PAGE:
What about onions? Where do you store onions after slicing? Both of these preservation methods work for onions, too.
Place the cooked corn into a container, secure it with a lid, and set it on the refrigerator shelf. To freeze it, pour the kernels into a freezer bag, press out all of the air, and seal it shut. Write the date on the bag and lay it flat in the freezer.
How I Freeze Corn on the Cob
Freezing fresh corn on the cob is a great way to enjoy a good harvest well into the months of winter. The only difficult thing is locating space in your freezer.
Pour cold water into a large bowl, fill it with ice cubes, and set it aside. Pour hot water into a large stockpot and bring it to a low boil. Remove the husks from the corn cobs and place them in the boiling water for five to seven minutes to blanch them.
After blanching, transfer the corn to the ice water bath to cool for about seven minutes. Dry the cobs with a clean towel and place them into freezer bags.
Press out as much air as possible before sealing and labeling them. Store them on the freezer shelf for up to one year.
Preparing and Freezing My Corn Kernels Without Blanching
If there isn’t enough room in the freezer to store whole corn cobs, try cutting off the kernels to freeze them in portions. Can you freeze corn without blanching it first? Yes, frozen corn is easy to cook in a pan of boiling water or a steamer.
Remove the husks from the corn and hold them upright, with the flat side on a cutting board. Use a medium-sized knife to remove the kernels from the cob by sliding it from top to bottom.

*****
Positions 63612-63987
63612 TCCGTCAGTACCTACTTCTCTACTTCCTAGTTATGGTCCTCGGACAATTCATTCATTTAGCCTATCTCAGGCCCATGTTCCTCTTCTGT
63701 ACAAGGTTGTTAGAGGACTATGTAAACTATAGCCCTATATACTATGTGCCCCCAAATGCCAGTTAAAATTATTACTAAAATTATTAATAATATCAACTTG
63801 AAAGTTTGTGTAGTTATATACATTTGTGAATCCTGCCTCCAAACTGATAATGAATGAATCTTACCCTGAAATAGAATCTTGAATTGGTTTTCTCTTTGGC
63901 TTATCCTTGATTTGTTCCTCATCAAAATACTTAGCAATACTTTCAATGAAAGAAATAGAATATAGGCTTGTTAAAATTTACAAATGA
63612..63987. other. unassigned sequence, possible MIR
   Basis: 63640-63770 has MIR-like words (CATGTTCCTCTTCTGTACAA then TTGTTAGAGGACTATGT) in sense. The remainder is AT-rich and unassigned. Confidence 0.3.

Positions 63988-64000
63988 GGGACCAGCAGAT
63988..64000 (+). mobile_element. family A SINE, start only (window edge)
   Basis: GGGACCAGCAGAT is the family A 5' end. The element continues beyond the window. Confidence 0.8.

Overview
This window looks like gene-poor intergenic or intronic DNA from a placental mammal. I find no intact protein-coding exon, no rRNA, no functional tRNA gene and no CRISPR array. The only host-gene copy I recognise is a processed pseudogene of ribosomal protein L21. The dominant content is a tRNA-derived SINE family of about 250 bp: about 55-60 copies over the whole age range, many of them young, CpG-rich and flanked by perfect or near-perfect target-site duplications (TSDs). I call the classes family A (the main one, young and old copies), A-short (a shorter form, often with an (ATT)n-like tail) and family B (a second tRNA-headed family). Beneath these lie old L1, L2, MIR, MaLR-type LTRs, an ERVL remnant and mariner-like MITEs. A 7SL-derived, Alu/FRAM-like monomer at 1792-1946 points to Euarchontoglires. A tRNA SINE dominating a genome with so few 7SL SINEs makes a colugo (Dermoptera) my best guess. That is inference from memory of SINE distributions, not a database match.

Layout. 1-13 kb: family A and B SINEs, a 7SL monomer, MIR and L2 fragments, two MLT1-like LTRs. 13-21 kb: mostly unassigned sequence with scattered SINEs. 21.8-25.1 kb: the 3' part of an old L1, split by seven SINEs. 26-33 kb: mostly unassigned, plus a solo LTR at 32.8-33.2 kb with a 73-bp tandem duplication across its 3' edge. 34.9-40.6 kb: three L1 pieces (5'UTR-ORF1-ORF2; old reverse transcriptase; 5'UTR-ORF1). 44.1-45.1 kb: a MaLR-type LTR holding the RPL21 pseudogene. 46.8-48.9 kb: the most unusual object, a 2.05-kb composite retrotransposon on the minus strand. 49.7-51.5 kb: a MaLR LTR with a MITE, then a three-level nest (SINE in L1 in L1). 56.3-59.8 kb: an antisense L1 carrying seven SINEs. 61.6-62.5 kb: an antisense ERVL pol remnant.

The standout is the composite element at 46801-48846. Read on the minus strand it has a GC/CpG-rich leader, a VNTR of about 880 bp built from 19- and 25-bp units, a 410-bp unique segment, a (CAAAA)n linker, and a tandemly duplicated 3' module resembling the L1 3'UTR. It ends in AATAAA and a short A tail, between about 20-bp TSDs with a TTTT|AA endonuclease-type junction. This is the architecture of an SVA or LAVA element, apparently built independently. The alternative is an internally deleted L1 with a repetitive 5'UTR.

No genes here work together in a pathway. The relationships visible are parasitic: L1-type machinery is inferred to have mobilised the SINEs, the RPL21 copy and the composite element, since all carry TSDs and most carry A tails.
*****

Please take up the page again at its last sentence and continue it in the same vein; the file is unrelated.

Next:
Repeat with each cob and then place the corn kernels into a freezer bag. Use your hands to push out the air before sealing the bag and then lay it flat on the freezer shelf for up to one year.
Making and Storing My Canned Corn
Making a batch of canned corn is a great way to use up fresh corn before it goes bad. It is healthy and delicious and is convenient to store in the cupboard or pantry.
While canning corn on the cob is one option, canning kernels is even better. Shuck the corn cob and remove the kernels by holding the cob upright on a cutting board and slicing a knife from top to bottom.
Pack the corn kernels loosely into each canning jar, along with a half teaspoon of canning salt, leaving an inch of headspace.
Bring a medium pot or tea kettle of water to boil and pour the boiling water into each jar. Use a knife or utensil to remove any air bubbles and screw the lids in place.
Load each jar into a prepared pressure canner, lock the lid, and bring the water to boil on medium-high heat. Steam the vent for ten minutes, close it to heat to ten pounds of pressure, and process the jars at this pressure for 55-minutes.
Turn the heat to off and let the pressure drop naturally. Once it reaches zero, open the vent, remove the lid, and let the jars cool for ten minutes or so before transferring them to a cooling station.
How I Make Pickled Corn Relish
If you have more corn than you know what to do with, consider making pickled corn relish. This condiment is versatile and a great topping on hot dogs, hamburgers, and brats.
Place the onions, peppers, and cucumbers into a food processor and pulse three or four times. Pour the veggies into a large pot along with the corn, seasonings, and vinegar and bring it to a boil.
Reduce the heat and cook for about 25-minutes. Pour the relish into a large jar, screw the lid in place, and refrigerate it for four to six weeks.
While it’s easy to think of corn on the cob as a summer-only treat, storing them in the freezer makes them a wintertime delight as well. Not only does corn hold up well frozen, but there are a variety of recipes for canned corn to lengthen its shelf-life.
Knowing how to store corn in various ways means that you get to enjoy this sweet vegetable longer, so why not share our corn storage tips and recipes with your circle of friends on Facebook and Pinterest?